And not a fan of Scales. 

Edited by DEE RAWL
Typo

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2 hours ago, DEE RAWL said:

I don’t love the idea of taking a TE first in this case.  Goedert is talented and would be a slight upgrade to Higbee, I just think there are better ways to spend early draft capital in a weak TE class. 

If Goedert turns into the player that I think he is, he's much more than a slight upgrade on Higbee. Higbee simply hasn't lived up to his potential. And I'm basing this on the players that McVay and co. pursued in FA. They seem to want another playmaking TE.
 

Quote

 

I agree with your evaluation of Holland, and for that reason, I don’t love that pick either.  I think he’s maxed out potential wise and I would be surprised if he had similar success at the next level.  Love his motor and tenacity, but that alone won’t equate to consistent production against NFL OL.  Yes, he has a nice rip and at times flashes a good burst off the line, but overall his lack of athleticism will be an issue. 

And not a fan of Scales. 

 

I don't agree. How Holland wins translates well to the NFL.

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Like it, interesting move early in the draft with a TE but it wouldn't shock me. I've said it before on here but I'm a big fan of Scales. Think he would fit in nicely. Overall a pretty solid mock!

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I feel like all signs are pointing to Snead moving somewhere on draft day. Is that way up for Vea/Edmunds or possibly a guy dropping and getting close like Payne/Davenport? Or is he looking to drop back for even more picks? If so, Cleveland seems like a likely partner, and sure they could be looking to grab that CB,, but I dont think this type of move being for their Future QB is out of the question either, and they would likely be even more eager to move up at that point. I would also look at the Colts as a possible trade partner now with their trio 2nd round picks (I also dont think we would necessarily need to throw in that 4th rounder in that deal)

I could take or leave the TE move, I see what your getting at, Im just not sure i see it in the cards. Wouldnt hate it, he is a real weapon, but with going after Everett and the expanding role of Higbee throughout the year, I would be surprised if we would be focusing 3 TEs this coming season.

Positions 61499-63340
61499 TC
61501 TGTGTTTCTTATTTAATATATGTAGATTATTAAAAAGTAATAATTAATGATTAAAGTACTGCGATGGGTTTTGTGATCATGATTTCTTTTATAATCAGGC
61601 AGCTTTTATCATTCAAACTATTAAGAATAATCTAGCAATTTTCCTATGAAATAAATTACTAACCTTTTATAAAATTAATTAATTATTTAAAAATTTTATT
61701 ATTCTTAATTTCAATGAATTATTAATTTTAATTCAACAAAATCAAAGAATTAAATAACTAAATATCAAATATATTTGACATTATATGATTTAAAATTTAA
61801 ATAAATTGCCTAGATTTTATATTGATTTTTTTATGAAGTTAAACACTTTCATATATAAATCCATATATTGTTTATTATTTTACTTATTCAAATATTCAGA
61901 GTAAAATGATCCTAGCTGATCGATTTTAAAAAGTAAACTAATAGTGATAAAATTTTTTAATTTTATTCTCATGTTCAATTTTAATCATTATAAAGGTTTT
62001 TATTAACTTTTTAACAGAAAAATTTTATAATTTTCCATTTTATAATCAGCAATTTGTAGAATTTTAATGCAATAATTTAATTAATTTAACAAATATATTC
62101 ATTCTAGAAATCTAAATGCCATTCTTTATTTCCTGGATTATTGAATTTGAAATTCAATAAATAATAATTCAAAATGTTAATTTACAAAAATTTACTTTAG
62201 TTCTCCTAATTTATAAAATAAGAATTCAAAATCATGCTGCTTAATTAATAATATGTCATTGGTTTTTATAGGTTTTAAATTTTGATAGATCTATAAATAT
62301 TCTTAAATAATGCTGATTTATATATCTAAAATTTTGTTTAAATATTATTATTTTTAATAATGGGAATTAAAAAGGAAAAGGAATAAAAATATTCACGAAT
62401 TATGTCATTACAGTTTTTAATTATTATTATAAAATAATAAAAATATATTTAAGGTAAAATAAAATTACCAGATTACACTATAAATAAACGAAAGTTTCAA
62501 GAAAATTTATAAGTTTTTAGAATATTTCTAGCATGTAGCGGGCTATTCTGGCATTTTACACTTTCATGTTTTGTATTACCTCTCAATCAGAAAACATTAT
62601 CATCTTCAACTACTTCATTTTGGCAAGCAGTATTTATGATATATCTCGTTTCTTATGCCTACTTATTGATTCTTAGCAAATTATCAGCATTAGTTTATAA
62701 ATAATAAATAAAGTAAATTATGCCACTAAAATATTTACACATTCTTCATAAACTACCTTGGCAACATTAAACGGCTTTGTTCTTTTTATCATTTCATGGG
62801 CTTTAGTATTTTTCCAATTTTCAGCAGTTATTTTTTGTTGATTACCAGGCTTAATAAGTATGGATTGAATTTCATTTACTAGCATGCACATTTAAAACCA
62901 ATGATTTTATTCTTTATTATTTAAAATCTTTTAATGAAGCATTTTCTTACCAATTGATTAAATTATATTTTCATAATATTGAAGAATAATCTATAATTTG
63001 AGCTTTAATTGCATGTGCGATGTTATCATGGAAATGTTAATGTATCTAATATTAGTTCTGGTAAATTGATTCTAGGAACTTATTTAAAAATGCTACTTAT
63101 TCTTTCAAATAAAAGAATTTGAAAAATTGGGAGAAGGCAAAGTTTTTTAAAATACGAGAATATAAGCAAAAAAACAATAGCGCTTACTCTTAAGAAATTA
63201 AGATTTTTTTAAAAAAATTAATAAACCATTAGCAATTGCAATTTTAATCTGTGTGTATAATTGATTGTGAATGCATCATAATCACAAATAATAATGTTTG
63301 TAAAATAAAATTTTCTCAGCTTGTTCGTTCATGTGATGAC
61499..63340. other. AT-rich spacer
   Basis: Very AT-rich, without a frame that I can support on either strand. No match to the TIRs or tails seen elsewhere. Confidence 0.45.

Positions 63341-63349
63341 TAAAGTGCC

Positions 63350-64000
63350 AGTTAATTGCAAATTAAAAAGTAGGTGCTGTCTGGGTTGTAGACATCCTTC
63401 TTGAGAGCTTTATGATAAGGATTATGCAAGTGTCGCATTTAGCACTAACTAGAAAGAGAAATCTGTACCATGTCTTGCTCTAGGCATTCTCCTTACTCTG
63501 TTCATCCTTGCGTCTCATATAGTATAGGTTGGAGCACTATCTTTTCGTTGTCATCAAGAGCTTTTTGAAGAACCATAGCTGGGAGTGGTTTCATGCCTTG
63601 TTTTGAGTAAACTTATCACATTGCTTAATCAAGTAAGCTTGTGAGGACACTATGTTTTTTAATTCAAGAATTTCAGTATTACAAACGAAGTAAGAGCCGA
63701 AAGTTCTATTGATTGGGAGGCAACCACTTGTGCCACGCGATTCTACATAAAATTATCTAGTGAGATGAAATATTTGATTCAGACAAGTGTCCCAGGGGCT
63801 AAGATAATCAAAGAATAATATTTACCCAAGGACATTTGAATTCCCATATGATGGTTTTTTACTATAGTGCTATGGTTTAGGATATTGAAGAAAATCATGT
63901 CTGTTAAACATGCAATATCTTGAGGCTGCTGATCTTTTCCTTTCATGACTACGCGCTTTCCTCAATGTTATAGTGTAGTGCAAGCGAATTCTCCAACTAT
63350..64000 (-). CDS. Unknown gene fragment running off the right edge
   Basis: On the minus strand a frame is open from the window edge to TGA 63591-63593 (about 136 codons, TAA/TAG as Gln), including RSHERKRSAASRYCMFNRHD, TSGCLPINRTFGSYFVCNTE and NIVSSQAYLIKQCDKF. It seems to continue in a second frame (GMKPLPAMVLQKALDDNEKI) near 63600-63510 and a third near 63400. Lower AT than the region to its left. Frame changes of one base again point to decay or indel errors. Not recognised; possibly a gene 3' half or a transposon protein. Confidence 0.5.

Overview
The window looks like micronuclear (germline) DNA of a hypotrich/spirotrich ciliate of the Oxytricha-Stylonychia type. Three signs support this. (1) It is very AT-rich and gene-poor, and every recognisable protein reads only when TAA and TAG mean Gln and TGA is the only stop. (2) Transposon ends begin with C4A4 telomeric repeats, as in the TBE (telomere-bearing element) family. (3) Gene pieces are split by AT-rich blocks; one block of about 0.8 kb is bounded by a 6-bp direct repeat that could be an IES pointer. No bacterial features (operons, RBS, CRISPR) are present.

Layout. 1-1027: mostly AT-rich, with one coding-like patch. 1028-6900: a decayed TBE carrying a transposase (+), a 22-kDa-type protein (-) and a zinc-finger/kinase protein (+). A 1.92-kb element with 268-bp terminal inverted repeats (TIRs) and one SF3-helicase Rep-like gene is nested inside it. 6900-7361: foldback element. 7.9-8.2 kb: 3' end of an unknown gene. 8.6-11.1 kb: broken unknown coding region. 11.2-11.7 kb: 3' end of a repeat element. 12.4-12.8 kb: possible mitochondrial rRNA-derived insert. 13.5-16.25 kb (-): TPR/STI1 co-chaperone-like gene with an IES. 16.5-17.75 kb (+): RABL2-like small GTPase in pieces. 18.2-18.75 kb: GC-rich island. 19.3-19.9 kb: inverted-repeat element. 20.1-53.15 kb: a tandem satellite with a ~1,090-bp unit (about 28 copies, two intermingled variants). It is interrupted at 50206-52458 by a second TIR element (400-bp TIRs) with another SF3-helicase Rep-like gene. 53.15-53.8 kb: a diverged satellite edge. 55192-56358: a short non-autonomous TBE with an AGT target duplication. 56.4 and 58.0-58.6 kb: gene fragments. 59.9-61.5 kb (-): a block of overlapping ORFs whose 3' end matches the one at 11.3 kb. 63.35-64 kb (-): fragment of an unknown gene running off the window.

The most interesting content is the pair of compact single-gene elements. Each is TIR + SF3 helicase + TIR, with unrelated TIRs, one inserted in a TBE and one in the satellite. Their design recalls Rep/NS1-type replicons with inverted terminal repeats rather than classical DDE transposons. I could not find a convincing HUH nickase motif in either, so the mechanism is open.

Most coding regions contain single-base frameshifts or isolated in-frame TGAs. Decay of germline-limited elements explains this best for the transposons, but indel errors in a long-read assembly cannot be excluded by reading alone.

Do you really think Settle has dropped out of the Top 50 prospects? I know many were disappointed in his Combine, but I think that only quelled the growing hype of a potential Top 25 pick that some were projecting.

I like all the LBs you have us getting, I sdont know if we will be pulling that many in from just this draft.

Also dont mind Clapp, seems like he is just another guy and probably a lifetime backup. I think you are overestimating the skills that he does have, and probably giving him more of a pass in other areas than he deserves. As with Senat, he is one of those small school darlings that seem to be in abundance at the OT position this year. Dont hate the pick at all, just realize he may never set foot on the field, and is cut in 3 years.With 3 Lineman set to hit Free Agency next year (probably 4 with what Sullivan's deal looks like) I would hope we are investing in the OL alittle sooner than our picks in the 175-200 ranges. I know how good Kromer is, but we cant just rely on that going forward, we will need some actual talent.

I know you dont have any of them, but I dont think we are done picking up Free Agents, especially in the LB corps.

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56 minutes ago, StLunatic88 said:

I could take or leave the TE move, I see what your getting at, Im just not sure i see it in the cards. Wouldnt hate it, he is a real weapon, but with going after Everett and the expanding role of Higbee throughout the year, I would be surprised if we would be focusing 3 TEs this coming season.

Do you really think Settle has dropped out of the Top 50 prospects? I know many were disappointed in his Combine, but I think that only quelled the growing hype of a potential Top 25 pick that some were projecting.

I think Higbee is the odd man out.

It's hard to tell with Settle. If he's gone, I take Nnadi.